According to Allison, Goodacre points out that “Crossan cannot plausibly explain why so many items in the passion narratives—Golgotha, Simon of Cyrene, and the inscriptions over the cross, for instance,--were not manufactured from the Tanak” (388). Allison goes on to point out that

“To biblicize is not necessarily to invent. Eusebius, when recounting Constantine’s victory over Maxentius at the battle of the Milvian bridge, cast the latter in the role of Pharaoh, the former in the role of Moses, which does not mean that they fought no such battle, and John Bunyan, writing o his own conversion, drew heavily upon the New Testament accounts of Paul’s becoming a Christians, which scarcely entails that Bunyah’s recollections are free of facts (389).

Although Allison is skeptical about memory, he provides significant evidence to demonstrate that even if all we had was Paul’s letters (the earliest source), we would actually know quite a bit about the events surrounding the death of Jesus—and that what we learn from Paul all matches, and does not contradict, what we find in the gospels—including the facts that Jesus actually anticipated his death and went willingly (427-432).

Chapter six returns to the issue of memory. Allison is skeptical about the reliability of memory and confident that much of what is in the gospels is redactional, and yet, he is also confident that the gospels preserve much that is historical as well—especially in the broad overview.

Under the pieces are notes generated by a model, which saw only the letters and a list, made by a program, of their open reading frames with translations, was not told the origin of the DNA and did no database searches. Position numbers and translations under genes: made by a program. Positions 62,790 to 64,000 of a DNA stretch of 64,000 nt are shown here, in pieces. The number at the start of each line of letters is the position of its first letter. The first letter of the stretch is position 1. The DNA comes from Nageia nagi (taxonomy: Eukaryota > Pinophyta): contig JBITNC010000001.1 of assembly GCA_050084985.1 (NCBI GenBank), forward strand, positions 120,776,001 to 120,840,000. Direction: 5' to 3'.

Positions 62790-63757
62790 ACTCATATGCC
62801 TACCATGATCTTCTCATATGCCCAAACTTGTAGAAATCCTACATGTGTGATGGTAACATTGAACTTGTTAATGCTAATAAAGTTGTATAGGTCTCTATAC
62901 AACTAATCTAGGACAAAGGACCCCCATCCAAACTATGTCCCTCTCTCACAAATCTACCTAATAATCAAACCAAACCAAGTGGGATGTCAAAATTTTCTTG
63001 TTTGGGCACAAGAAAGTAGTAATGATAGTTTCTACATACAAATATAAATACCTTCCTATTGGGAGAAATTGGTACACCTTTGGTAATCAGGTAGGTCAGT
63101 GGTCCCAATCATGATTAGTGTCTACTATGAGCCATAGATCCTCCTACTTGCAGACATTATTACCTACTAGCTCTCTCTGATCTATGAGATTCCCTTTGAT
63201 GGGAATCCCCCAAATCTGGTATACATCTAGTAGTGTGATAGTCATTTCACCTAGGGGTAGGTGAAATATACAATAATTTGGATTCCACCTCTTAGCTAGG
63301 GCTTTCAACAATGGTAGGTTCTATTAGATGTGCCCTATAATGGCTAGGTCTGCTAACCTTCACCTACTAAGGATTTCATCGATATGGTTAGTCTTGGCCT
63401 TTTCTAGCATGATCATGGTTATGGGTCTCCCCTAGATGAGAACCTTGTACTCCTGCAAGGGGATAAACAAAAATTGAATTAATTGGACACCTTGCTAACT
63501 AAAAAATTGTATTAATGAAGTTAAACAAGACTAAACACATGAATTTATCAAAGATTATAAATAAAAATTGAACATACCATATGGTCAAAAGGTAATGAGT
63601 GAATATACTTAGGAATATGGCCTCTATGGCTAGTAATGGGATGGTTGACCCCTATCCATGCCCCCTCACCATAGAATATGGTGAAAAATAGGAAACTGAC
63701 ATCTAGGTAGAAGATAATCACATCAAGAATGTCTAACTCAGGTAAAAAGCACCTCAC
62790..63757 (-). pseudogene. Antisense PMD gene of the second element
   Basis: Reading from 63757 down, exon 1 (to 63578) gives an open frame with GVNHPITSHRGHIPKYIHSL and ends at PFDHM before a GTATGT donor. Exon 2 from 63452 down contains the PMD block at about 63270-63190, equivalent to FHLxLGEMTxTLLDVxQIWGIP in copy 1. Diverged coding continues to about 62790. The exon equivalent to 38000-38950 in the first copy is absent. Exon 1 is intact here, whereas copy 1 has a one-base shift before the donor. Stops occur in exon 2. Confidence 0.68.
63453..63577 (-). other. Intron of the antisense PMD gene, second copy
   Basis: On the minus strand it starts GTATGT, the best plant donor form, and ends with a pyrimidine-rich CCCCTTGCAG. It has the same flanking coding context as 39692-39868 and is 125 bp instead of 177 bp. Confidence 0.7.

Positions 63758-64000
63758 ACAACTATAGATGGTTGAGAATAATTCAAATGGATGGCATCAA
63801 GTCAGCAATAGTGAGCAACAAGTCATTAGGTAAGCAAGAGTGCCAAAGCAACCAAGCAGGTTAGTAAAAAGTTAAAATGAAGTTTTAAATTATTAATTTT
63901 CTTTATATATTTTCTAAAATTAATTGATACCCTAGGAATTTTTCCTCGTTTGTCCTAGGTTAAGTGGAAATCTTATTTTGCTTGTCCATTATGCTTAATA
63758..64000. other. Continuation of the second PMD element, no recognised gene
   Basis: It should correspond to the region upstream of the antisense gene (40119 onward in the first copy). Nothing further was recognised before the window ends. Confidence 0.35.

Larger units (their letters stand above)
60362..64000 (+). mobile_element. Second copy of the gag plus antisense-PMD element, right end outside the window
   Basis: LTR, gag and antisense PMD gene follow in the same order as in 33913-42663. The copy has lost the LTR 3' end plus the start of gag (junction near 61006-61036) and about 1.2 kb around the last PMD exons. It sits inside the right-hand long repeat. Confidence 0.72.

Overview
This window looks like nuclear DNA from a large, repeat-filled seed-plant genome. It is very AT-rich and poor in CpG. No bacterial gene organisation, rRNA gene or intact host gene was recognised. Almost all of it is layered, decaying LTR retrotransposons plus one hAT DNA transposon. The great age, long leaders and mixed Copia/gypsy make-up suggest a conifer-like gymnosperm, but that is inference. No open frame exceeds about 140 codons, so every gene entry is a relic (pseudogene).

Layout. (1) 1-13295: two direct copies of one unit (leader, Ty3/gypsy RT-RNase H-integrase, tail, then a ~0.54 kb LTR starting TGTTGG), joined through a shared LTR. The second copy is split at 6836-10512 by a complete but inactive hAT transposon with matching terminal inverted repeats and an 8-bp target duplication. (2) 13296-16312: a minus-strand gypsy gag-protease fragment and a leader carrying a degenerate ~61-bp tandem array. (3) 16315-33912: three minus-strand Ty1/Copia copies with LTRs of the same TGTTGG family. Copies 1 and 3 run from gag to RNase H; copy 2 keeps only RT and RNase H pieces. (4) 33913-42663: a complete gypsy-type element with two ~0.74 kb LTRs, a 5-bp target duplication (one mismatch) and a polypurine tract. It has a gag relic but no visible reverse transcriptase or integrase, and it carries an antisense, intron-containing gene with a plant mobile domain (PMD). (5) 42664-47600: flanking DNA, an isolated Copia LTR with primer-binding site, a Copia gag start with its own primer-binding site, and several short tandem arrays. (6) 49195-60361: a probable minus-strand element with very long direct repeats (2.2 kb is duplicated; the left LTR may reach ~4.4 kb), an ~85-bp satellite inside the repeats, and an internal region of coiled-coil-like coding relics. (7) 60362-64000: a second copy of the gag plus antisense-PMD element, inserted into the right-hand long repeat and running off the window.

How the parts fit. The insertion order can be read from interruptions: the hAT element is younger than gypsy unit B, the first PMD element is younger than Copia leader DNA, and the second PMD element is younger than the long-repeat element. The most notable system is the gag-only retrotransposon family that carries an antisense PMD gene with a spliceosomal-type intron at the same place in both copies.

The bare-bones picture of Jesus that emerges from Allison’s study is that Jesus was an eschatological prophet who not only thought of himself—and was believed by his followers to be—the Messiah, but he may also have thought that he would one day rule on God’s behalf.

Radical critics will undoubtedly say that Allison is too conservative. Others (like me) will argue that Allison is entirely too skeptical. One thing is beyond dispute, however. Allison’s work is scholarly, thoroughly researched, soundly argued, extensively footnoted and very well indexed. It will be hard to take seriously future studies on the historical Jesus which have not interacted with Allison.